But don’t get me wrong, having tofu and wakame is not the problem. It’s the most basic yet most popular ingredient for miso soup. It’s just that even if you are just making this basic miso soup, I feel like not many people realize there is still a lot of room for creativity. You can just start from using different types of tofu. Of course you can choose between the basic hard or soft tofu but different brands have different flavors, especially fresh tofu, so it’s best to try all of them out. You can also cut the tofu into small pieces or large depending on what you put in with the tofu. There is also of course the option of using different dashi soup stock.

I suppose its best to make your own dashi from scratch but for everyday miso soup I use an ago flying fish dashi packet that looks like a tea bag because I personally like the more nuanced flavors that come from this dashi than when I use the popular Ajinomoto Hondashi. But that doesn’t mean you can’t make a pretty good miso soup with Hondashi so I don’t want people to knock it since it is the most accessible instant dashi out there. I think the key is to make sure that the flavors from your ingredients become part of the broth, adding more depth. That’s where the ingredients play a big role in making the flavor in your miso soup unique.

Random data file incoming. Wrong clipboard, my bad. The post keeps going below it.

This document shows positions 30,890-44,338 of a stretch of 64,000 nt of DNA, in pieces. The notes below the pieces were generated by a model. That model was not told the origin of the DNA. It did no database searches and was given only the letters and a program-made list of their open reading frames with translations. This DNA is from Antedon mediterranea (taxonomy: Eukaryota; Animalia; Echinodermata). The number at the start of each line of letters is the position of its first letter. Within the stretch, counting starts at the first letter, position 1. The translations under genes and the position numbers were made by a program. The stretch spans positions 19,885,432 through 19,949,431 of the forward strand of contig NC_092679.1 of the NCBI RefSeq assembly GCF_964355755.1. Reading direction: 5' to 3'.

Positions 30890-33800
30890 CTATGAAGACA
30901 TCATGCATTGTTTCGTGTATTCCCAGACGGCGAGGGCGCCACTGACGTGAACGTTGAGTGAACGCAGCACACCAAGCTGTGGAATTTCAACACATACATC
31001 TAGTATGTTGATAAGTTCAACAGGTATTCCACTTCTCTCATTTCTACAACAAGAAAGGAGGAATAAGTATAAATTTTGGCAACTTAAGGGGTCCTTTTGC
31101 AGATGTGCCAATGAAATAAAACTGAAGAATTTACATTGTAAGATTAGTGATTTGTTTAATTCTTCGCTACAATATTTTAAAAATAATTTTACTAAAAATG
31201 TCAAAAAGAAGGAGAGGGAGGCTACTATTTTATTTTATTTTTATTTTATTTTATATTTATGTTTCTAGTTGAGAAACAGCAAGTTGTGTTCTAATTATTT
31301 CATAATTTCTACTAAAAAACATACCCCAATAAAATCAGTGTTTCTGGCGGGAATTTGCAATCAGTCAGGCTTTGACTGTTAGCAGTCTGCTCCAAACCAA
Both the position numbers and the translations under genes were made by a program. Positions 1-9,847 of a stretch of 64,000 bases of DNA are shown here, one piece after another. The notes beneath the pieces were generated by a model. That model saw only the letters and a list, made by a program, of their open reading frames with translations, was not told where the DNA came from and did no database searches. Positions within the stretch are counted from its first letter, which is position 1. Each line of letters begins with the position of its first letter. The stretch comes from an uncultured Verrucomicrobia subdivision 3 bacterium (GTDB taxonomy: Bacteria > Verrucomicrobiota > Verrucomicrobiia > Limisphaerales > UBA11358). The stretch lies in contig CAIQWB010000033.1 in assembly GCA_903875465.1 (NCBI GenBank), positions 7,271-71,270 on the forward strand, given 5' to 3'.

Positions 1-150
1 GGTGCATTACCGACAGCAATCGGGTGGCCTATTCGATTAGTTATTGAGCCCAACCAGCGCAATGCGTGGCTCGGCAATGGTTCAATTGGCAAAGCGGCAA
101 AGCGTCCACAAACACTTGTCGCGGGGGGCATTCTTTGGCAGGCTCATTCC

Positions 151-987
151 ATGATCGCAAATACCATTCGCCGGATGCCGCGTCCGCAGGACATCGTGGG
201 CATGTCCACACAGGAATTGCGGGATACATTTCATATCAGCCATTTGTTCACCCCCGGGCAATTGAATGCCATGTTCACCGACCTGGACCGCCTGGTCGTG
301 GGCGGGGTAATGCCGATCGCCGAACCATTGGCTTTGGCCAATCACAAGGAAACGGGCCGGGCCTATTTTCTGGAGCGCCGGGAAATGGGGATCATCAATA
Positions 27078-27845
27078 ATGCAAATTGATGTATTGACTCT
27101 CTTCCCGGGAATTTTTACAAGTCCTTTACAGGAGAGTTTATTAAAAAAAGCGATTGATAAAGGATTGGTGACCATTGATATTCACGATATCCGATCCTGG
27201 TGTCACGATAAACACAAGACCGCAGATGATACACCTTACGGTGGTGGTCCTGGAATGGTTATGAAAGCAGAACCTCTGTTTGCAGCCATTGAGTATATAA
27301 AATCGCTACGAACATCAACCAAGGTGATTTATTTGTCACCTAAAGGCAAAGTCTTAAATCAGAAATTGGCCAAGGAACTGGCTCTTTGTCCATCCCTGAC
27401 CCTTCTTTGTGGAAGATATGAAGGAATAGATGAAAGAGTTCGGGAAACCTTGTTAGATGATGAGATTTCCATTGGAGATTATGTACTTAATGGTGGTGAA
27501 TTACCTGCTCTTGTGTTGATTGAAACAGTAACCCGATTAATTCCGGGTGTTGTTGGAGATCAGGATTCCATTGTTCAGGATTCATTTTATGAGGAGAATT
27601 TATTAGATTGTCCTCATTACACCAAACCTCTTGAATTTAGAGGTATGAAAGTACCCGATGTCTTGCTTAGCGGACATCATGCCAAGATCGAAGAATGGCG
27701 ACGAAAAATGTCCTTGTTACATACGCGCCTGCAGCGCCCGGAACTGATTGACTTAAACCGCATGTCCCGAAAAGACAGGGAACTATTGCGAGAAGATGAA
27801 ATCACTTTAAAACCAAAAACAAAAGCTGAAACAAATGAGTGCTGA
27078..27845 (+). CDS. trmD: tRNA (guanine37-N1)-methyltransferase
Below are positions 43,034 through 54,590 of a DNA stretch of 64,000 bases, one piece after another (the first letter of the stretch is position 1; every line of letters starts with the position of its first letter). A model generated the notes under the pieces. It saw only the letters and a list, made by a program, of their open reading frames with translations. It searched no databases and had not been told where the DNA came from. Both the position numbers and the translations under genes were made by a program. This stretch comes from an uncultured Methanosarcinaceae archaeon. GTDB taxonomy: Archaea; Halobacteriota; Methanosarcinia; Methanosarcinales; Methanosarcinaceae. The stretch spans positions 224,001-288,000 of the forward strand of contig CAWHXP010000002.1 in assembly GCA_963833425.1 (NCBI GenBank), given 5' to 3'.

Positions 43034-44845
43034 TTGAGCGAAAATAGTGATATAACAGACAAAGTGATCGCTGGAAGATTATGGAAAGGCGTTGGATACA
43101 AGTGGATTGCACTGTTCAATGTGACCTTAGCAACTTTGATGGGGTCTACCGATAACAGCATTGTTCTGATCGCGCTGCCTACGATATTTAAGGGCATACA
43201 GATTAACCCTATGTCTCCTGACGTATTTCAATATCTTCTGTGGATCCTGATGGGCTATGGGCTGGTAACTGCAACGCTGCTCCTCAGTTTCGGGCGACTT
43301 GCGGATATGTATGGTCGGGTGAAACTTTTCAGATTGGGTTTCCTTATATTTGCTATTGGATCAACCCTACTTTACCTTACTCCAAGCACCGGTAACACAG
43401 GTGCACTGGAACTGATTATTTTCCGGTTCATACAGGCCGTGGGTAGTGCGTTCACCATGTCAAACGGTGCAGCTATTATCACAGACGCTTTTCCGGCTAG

Besides tofu, I like potatoes in my miso soup with wakame but my husband is more of a daikon radish or taro fan which makes the soup base sweeter. Onions and cabbage are also options that make the soup base sweeter. An alternative to normal tofu would be fried tofu which is less oily than it sounds so it is one of my favorites. There are also all sorts of mushrooms in Japan so whichever one is the cheapest on that day usually ends up in our miso soups.